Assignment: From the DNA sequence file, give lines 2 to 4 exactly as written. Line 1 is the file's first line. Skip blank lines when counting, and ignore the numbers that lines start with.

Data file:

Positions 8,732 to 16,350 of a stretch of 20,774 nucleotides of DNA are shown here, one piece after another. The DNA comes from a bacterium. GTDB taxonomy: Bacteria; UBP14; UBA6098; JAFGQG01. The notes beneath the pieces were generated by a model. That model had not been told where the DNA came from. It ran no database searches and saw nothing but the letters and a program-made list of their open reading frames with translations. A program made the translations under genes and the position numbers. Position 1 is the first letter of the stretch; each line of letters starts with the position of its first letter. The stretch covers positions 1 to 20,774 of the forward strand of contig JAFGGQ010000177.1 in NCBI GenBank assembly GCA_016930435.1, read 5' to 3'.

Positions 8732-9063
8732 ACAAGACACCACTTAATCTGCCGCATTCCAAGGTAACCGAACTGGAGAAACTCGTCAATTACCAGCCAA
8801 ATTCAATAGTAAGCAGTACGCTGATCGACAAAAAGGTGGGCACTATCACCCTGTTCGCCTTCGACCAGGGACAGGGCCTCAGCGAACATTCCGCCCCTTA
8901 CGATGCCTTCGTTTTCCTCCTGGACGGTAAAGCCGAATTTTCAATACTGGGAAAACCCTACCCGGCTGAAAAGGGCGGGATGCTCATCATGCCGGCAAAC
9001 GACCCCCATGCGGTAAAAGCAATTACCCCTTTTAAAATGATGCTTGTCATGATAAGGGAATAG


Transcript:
Positions 8732-9063
8732 ACAAGACACCACTTAATCTGCCGCATTCCAAGGTAACCGAACTGGAGAAACTCGTCAATTACCAGCCAA
8801 ATTCAATAGTAAGCAGTACGCTGATCGACAAAAAGGTGGGCACTATCACCCTGTTCGCCTTCGACCAGGGACAGGGCCTCAGCGAACATTCCGCCCCTTA